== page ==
Find your inner peace in a sacred place
Historically, monks traveling great distances would stop and stay in places known as shukubo. After seeing an increasing number of visitors in need of lodging after a long journey, shukubo began to open their doors to regular travelers and visitors. More recently, there are a number of visitors who like to stay at different temples to experience the various styles of shukubo.
Taking a rest is important for one's physical health, but oftentimes our mental health is neglected. Staying in a shukubo gives you a sense of tranquility and allows you to live like a Buddhist monk. Even if it is only for a day, it will give you the chance to absolve yourself from your worldly troubles and stress.
Rooms and meals may vary depending on the temple
Shukubo all tend to be pretty similar, but each one is unique in its own way. Restrooms are generally shared spaces, though some temples do offer suites or rooms with a private bathroom. When booking a shukubo stay, be aware that some temples only accept cash, so it is best to confirm the payment method in advance. Also, the room price typically includes dinner and breakfast. A small yet important detail when staying in a shukubo is to respect the monks and do your best to disturb them as little as possible. They are there to help you and want to give you a wonderful cultural experience, however, please keep in mind that they are also working on their daily training.
Traditional Japanese style rooms and meals
Traditional Japanese rooms usually have a light cotton filled mattress called a futon that you lay out on the tatami mat flooring and sleep on. Tatami is a traditional type of flooring material commonly used in Japan. It is made from rush grass and rice straw and is similar to what you may have seen in some martial arts training gyms.
Temple meals are also unique as they adhere to Buddhist principles and guidelines. Meals at the temple are called Shojin ryori, or Buddhist cuisine. Shojin ryori does not use meat, fish, dairy, or egg products. It is very similar to that of a vegan dish.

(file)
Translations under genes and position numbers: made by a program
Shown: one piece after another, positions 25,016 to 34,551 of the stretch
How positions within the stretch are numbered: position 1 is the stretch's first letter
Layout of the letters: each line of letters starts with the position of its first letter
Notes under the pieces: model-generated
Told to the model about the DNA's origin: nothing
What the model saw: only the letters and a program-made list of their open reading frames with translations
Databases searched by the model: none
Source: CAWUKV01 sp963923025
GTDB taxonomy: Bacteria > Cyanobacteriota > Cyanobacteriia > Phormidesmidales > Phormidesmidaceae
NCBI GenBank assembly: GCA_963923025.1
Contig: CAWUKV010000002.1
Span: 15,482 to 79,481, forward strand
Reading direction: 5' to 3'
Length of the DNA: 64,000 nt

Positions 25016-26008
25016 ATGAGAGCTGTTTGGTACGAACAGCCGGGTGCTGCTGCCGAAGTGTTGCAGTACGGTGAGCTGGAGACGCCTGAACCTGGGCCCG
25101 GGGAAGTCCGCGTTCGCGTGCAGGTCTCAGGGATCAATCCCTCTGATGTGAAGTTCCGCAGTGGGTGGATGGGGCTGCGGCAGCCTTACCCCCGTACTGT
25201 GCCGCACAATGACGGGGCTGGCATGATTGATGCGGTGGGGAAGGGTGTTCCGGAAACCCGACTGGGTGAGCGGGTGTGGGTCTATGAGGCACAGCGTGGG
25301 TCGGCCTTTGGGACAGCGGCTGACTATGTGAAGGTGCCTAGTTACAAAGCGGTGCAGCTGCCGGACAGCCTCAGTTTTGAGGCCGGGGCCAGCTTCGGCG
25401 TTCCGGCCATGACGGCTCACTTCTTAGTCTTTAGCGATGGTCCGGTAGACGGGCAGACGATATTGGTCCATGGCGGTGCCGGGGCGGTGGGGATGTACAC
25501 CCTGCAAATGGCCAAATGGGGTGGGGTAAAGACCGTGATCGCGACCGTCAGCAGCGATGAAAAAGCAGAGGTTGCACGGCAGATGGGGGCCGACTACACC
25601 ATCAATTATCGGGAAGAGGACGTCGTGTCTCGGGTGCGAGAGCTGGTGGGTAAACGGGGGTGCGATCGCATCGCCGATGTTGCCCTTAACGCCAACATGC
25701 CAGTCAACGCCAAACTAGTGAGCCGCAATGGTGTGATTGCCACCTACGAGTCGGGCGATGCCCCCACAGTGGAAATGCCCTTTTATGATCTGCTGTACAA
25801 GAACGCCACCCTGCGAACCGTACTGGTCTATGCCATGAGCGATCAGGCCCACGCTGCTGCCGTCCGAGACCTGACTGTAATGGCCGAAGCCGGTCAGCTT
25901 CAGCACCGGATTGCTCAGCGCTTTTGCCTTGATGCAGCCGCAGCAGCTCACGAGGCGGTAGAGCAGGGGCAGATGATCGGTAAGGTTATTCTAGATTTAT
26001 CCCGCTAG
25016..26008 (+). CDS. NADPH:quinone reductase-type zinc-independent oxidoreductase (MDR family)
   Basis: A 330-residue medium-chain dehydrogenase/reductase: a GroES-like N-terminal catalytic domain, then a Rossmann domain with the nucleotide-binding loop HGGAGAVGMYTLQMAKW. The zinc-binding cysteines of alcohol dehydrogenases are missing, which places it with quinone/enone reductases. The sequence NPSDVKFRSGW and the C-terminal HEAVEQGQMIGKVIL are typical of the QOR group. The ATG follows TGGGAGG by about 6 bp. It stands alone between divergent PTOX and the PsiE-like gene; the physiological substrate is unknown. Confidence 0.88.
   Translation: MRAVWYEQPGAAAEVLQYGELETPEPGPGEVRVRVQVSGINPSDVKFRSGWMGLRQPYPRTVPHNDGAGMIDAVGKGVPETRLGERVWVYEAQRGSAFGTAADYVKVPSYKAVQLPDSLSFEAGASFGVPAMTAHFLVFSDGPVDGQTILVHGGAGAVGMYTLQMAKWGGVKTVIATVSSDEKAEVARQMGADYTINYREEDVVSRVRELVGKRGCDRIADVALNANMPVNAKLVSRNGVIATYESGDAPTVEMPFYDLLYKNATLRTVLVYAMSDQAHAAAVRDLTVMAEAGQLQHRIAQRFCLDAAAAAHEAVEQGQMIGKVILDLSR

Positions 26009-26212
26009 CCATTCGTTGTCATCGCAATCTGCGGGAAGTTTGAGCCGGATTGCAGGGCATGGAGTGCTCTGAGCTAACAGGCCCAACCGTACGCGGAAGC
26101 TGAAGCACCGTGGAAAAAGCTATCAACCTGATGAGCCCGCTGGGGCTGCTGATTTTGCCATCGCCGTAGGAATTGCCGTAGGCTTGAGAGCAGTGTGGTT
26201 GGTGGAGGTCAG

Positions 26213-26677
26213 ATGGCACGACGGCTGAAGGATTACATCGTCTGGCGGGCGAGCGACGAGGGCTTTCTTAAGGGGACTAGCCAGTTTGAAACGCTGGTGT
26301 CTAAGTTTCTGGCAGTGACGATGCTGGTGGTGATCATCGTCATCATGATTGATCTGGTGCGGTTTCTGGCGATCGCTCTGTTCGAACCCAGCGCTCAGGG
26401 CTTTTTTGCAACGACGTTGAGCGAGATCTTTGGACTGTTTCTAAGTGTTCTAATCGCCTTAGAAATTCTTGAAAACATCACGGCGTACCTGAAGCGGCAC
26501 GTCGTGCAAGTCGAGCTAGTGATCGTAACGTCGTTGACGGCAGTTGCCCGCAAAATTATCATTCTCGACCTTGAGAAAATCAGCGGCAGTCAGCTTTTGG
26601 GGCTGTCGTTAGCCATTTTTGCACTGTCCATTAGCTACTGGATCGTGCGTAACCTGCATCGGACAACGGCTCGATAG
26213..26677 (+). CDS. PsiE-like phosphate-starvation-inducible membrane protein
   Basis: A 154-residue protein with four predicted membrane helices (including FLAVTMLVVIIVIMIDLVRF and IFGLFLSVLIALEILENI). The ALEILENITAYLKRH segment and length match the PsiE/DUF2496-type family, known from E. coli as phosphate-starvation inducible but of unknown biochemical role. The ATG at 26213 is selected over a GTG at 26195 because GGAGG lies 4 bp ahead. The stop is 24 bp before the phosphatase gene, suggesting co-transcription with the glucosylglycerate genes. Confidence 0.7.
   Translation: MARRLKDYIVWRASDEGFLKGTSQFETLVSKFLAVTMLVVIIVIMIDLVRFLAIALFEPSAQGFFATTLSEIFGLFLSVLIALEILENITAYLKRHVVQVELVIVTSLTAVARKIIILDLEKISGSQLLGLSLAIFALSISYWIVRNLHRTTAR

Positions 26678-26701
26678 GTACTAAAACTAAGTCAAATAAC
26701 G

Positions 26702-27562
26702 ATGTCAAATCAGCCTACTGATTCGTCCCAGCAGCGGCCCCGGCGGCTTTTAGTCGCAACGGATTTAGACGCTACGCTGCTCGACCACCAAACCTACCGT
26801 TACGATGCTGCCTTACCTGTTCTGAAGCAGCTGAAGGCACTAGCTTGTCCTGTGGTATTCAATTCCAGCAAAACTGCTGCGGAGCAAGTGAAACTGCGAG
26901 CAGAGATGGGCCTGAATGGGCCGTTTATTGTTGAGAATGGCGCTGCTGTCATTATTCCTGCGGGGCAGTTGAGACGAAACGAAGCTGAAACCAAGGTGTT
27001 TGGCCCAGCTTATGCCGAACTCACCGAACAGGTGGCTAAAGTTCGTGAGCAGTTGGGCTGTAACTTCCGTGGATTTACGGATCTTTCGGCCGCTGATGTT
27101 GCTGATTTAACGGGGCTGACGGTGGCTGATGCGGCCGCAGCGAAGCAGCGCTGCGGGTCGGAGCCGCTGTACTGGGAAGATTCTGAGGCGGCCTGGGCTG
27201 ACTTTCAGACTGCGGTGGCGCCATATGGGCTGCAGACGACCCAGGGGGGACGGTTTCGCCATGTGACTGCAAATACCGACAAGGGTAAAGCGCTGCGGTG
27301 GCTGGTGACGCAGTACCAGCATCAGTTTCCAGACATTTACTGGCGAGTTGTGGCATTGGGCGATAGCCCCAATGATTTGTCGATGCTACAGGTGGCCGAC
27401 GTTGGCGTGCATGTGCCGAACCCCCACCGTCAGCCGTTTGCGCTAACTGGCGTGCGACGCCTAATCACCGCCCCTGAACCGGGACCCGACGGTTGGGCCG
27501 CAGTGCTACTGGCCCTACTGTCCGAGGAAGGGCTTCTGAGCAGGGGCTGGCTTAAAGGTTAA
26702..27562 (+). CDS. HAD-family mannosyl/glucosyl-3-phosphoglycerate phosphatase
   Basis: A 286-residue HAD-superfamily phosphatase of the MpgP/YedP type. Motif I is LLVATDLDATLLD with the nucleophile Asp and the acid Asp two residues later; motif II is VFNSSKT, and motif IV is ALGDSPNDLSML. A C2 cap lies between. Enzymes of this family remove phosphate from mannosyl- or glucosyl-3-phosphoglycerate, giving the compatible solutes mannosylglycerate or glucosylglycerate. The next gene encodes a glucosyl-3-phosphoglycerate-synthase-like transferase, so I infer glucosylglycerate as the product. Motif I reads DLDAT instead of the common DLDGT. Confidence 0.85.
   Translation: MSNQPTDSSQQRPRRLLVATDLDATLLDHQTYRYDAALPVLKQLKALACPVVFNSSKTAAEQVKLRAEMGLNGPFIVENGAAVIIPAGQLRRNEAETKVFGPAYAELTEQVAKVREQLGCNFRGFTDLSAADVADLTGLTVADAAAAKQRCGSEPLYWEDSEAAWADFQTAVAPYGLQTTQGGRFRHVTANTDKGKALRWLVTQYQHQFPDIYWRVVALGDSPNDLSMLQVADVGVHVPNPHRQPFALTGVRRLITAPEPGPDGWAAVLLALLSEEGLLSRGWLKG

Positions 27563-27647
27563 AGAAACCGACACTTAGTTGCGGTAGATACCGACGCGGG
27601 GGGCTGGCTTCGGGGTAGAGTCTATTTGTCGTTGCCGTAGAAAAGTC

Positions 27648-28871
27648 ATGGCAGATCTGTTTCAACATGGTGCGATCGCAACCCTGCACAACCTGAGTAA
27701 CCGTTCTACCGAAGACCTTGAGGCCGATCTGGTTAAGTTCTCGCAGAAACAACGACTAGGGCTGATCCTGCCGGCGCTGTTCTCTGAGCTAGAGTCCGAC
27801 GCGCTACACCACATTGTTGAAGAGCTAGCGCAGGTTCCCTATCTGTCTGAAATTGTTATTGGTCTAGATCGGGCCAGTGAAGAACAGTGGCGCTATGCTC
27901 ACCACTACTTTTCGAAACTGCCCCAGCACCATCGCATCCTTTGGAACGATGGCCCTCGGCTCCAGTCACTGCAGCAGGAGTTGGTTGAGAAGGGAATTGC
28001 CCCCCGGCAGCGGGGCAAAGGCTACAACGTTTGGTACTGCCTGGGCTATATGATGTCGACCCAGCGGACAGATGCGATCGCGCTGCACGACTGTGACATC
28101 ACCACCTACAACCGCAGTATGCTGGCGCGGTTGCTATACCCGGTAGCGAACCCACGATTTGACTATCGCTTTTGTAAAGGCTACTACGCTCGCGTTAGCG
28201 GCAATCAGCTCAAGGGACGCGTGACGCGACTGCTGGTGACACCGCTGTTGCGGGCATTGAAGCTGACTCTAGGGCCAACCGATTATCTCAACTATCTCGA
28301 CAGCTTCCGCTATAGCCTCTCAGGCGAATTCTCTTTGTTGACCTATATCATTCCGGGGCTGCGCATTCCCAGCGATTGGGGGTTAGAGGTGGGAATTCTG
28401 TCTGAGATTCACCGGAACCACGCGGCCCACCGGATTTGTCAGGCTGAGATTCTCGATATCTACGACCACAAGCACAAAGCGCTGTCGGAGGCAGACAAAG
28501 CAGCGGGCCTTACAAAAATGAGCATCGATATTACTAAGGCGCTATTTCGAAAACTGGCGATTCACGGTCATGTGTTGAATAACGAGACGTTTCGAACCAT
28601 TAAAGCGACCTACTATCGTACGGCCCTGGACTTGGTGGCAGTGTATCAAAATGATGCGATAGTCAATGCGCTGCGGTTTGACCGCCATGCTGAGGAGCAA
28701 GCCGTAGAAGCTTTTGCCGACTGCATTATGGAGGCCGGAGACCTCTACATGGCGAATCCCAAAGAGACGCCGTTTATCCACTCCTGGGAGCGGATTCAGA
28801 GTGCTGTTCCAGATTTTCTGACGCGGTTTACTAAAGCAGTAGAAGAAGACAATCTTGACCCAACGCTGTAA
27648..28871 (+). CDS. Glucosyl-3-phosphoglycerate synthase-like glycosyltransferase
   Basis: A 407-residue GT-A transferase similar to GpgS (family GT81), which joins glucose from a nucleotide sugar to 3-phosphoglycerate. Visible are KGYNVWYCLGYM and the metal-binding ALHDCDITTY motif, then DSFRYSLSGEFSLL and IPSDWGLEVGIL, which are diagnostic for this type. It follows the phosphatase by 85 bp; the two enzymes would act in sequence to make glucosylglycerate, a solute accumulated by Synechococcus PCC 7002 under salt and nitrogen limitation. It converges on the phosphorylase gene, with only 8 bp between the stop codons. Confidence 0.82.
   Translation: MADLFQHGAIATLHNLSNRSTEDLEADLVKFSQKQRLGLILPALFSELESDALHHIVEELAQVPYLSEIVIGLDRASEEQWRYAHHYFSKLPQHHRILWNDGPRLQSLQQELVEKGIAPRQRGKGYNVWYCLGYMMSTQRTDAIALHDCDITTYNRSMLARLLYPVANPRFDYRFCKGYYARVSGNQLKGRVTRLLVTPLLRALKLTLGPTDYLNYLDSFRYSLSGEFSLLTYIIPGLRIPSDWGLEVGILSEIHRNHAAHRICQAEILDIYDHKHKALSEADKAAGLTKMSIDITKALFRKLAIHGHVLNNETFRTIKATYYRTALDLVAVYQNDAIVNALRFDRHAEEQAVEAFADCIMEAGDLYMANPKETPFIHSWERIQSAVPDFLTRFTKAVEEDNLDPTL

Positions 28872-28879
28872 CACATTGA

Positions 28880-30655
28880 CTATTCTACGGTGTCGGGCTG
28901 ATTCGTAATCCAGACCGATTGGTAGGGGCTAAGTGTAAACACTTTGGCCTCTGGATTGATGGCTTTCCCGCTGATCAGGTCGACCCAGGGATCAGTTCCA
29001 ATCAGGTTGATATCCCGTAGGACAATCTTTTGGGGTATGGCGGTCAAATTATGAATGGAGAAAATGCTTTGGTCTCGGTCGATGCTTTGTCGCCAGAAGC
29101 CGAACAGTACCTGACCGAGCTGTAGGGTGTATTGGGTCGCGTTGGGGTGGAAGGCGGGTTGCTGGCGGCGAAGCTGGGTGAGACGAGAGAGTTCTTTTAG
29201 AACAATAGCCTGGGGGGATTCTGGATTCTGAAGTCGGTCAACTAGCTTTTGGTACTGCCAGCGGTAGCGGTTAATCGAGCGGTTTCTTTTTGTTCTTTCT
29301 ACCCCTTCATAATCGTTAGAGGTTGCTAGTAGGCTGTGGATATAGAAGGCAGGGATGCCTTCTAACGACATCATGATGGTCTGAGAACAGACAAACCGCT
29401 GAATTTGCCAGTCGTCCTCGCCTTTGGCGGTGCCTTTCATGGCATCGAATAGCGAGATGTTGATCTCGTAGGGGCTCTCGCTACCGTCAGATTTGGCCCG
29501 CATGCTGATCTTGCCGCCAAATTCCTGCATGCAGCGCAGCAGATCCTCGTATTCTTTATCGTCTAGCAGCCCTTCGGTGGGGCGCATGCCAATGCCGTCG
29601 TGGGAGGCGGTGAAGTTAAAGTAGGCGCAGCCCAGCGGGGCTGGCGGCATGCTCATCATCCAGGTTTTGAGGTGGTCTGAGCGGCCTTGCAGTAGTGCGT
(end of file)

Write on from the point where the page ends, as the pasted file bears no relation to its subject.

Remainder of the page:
Regarding alcohol, each shukubo has its own rules about the consumption of it. Some shukubo will allow you to order alcohol as a medicinal food or drink, while others strictly forbid it.
As always, it is best to check with the shukubo in advance if this is something you think you might be interested in.
During your stay, you will have the chance to relax and clear your mind while soaking up the serene atmosphere of the temple garden and its beautiful surroundings that are meticulously maintained by the monks. A shukubo is the perfect place to let all of your troubles and worries melt away and experience a truly Zen moment.
Participate in the daily routine of a monk
To get the full experience, you will have the option of participating in early morning devotions known as “gongyo.” The type of gongyo offered depends on the Buddhist sect in which the shukubo is associated with. Like other religions, Buddhism is divided into different sects that all have slightly varying beliefs. Some of the more common sects include Pure Land (Jodo)Buddhism, Shingon, and Nichiren Buddhism. Each has a unique way of performing gongyo that may include recitation of different sutras, the use of prayer beads, or clapping. Meditation training is another activity that is often available to visitors.
Booking a shukubo (Available in English)
Booking a shukubo can be done online, and rest assured, there are many English sites available. Here are some shukubo that offer booking options in English.
Booking a shukubo (Available in Japanese)
Here are popular shukubo that can be booked online that are only available in Japanese.
* The information on this page may be subject to change due to COVID-19.
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